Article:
Mushrooms are among the fastest-growing breeds of plants. They are much faster at maturing that most common fruits and vegetables. The best part about growing mushrooms is that they don’t eat up space in your garden! When done right, these fungi can look beautiful and taste amazing too. If you have never grown mushrooms before, you should start out with oyster mushrooms. These are the “beginner” mushrooms and are the easiest to care for.
Buy the Mushroom Spawn
Did you know that mushroom growth is called “spawn”? Spawn can be bought online or at your local gardening store. Spawn isn’t just the mushroom’s spores – it is also a mixture of sawdust or agar, which helps it grow. Remember that you can work with any kind of mushroom you want, although the best would be pink oyster mushrooms.
Another type of spawn that works especially well for the outdoors is “plug” spawn. This spawn grows slower than the normal kind, but can be used in more places in your garden. You could even drill holes in a log in your garden and push the “plugs” into the holes.
Make Your Own Substrate
A substrate is basically the medium in which your mushrooms will grow. If you bought your mushroom spawn as a part of an entire kit for growing them, you probably got the substrate too in the form of a bag of straw or a different medium. If all you have is the spawn, though, you will need to brew your own substrate, rather like a witch. Cardboard is best for spawn with a sawdust medium, and straw is best for a grain medium.
Add Your Mushroom Spawn
Once you have made the substrate to the right consistency and with the right materials, you’re ready for the next step. In this one, you inject the spawn into the substrate. It is a process called inoculation (yes, just like vaccinations). Remember to wash your hands before inoculation, and make sure you do it as soon as you can when the substrate is made.
For those of you who buy mushroom spawn kits with substrate already included, simply get a syringe, sterilize it in boiling water, fill it up with the spawn and then inject it through a premade hole in the bag. If the substrate is in a tray, inject the spawn at different points along the area of the tray.
The process is a little different for substrate you made yourself. If you used cardboard, stack the squares in a plastic bag, sprinkling spawn between each layer of cardboard before putting in the next layer. For straw, spread the straw on a clean table and mix the spawn into it. You can move the mixed straw into a plastic bag until it is full.
Get Your Bag Ready for Growing
Once you have filled up your bags with the spawn and substrate mixture, it is time to wrap things up. Literally. Tie the top of the bag shut and start pushing holes into the sides. Spread these out evenly with a spacing of about two inches between each hole. Make sure you add holes at the bottom of the bag to let excess water seep out. You do this so that the mushrooms have enough fresh air supply when growing. If the holes aren’t big enough, your mushrooms will not fruit. If you’re using a premade kit, your bag will already have holes punched in it.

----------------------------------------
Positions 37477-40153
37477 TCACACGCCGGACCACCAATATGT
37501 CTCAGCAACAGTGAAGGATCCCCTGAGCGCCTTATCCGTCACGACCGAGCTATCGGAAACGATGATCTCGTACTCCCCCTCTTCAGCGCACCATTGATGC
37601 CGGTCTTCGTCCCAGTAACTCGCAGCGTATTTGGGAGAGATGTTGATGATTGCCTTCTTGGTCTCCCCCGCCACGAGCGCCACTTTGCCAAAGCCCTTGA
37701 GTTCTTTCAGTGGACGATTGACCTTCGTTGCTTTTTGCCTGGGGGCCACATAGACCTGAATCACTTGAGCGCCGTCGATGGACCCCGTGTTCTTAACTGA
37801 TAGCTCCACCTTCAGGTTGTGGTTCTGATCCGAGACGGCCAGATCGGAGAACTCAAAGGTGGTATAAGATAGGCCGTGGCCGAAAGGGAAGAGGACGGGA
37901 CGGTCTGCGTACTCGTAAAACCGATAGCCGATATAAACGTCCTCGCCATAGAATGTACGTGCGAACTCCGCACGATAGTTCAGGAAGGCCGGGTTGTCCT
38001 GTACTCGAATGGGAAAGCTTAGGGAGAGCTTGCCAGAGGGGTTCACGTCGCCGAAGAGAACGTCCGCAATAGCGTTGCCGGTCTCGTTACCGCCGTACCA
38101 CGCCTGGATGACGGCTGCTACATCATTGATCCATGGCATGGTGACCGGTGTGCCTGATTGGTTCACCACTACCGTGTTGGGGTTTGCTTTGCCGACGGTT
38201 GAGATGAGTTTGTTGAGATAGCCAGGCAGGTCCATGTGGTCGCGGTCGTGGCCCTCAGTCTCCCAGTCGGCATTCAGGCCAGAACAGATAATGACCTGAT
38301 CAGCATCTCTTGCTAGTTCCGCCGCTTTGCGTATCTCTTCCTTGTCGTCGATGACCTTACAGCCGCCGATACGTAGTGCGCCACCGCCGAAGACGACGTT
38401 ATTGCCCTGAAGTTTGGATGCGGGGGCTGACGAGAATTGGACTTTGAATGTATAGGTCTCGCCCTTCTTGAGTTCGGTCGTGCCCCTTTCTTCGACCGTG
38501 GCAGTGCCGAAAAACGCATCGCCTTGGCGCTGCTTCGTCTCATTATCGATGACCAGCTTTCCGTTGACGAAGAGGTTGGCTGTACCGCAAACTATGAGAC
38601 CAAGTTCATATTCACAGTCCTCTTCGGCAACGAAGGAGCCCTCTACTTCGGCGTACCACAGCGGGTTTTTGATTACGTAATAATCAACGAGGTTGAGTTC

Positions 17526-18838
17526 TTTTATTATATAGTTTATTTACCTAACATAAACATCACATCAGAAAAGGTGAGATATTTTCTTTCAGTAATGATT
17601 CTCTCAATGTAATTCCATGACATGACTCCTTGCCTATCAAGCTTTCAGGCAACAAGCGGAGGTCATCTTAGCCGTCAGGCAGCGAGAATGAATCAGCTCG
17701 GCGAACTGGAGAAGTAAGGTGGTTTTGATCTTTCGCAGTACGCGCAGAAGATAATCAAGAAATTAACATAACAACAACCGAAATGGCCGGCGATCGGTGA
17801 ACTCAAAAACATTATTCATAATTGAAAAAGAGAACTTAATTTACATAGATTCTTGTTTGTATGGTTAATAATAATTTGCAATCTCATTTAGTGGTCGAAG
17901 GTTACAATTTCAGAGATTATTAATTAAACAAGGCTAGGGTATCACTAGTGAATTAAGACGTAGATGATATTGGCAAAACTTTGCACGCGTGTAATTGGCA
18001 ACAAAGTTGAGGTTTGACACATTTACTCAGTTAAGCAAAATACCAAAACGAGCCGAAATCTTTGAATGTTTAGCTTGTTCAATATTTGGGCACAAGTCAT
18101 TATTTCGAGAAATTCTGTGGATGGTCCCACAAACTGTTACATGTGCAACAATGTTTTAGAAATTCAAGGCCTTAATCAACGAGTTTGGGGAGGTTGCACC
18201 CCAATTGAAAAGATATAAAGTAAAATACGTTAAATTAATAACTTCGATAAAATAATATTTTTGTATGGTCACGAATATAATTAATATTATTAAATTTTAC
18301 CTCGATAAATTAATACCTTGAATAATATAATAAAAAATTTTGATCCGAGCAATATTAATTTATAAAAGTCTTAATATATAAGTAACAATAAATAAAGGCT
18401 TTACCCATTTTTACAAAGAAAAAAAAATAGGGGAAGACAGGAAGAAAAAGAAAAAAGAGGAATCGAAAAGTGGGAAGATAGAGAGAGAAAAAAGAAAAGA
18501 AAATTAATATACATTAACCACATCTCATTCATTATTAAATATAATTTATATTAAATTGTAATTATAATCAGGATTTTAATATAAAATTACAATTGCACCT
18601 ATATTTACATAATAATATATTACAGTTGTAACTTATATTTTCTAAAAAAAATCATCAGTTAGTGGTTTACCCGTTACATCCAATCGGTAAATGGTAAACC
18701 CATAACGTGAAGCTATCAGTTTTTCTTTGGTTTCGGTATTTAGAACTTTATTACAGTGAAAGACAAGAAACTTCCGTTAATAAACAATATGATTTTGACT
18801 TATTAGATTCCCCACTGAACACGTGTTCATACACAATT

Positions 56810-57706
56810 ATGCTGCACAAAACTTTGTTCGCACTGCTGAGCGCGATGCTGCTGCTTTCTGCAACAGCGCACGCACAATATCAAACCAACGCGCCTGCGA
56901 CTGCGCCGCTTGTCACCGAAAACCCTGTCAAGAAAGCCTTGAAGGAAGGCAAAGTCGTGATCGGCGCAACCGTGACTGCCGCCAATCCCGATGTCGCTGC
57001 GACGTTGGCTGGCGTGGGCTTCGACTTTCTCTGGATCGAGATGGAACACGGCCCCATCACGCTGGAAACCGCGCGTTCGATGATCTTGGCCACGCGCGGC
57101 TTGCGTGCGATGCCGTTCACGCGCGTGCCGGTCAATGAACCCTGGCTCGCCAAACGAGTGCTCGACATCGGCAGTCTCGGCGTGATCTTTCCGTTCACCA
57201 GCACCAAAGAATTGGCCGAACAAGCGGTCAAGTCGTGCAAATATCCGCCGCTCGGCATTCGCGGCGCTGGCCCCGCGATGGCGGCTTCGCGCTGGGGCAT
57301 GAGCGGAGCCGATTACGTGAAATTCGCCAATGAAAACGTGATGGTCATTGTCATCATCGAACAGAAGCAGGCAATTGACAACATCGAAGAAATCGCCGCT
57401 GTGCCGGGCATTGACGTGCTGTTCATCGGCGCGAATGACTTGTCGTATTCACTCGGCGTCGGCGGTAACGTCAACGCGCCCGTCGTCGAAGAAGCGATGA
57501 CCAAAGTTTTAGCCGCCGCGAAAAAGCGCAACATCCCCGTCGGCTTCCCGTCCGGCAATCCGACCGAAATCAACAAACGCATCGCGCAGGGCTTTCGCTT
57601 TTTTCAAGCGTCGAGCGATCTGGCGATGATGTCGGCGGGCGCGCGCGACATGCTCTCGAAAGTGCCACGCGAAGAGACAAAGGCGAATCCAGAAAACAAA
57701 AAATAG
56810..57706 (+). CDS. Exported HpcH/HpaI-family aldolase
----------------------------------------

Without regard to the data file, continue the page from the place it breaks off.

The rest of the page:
Location Location Location
After your bags have been readied, it is time to figure out where to put them. The spawn in your bags is now about to start colonizing your substrate. It needs a certain temperature to do this. The ideal temperature is about 22 centigrade or 65 Fahrenheit. The smallest fluctuations in your room’s temperature can lead to lower yield. Because of this, you have to ensure that your bags are in a room with the ideal temperature and that the temperature is steady.
Light is another issue here. Fungi don’t like direct sunlight, which means that your mushrooms will grow better in low light conditions. Try simulating a daylight cycle if you are growing the mushrooms indoors. For those of you using straw as a substrate, remember that light can lead to the straw sprouting as well. Most strains of mushrooms will come to you with instructions on what temperature is ideal for growth.
Check the Bags and Moisture
For a few weeks after placing your bags in the room, check on the mycelium (the roots) regularly. This involves looking at the moisture level in the room by touching the substrate. If it feels dry, use a spray can to mist water in through the holes in the bags. When checking the bags, it is likely that you will see some stagnant water at the bottom. Poke some holes in the bottom to let it out.
Get Ready for Fruiting
After a few weeks have passed, you will notice that the roots are matted and thick. It is now time for the mycelium to start “fruiting”, which is what produces the mushrooms. Fruiting doesn’t happen without sunlight. Place the bags in a room with indirect light such as sunlight or a cool bulb. You also need a supply of fresh air – open the top slightly and direct a gentle breeze (from a fan) across the top.
Finally, your temperature needs to be reduced to about 15 centigrade and your humidity increased to about 90%. Do this by changing your thermostat and using a humidifier. The conditions don’t need to be perfect, but the closer they are to being ideal, the higher yield you will have.
With light watering, the mushrooms will start growing over the next couple of weeks. As they grow to full size, start picking them and storing them. Remember that different strains will grow in different lengths of time. Don’t pick mushrooms that haven’t grown to full size yet – it will just be a wasted effort on your part. Growing mushrooms isn’t a simple process, but when you do it right, it is one of the most rewarding!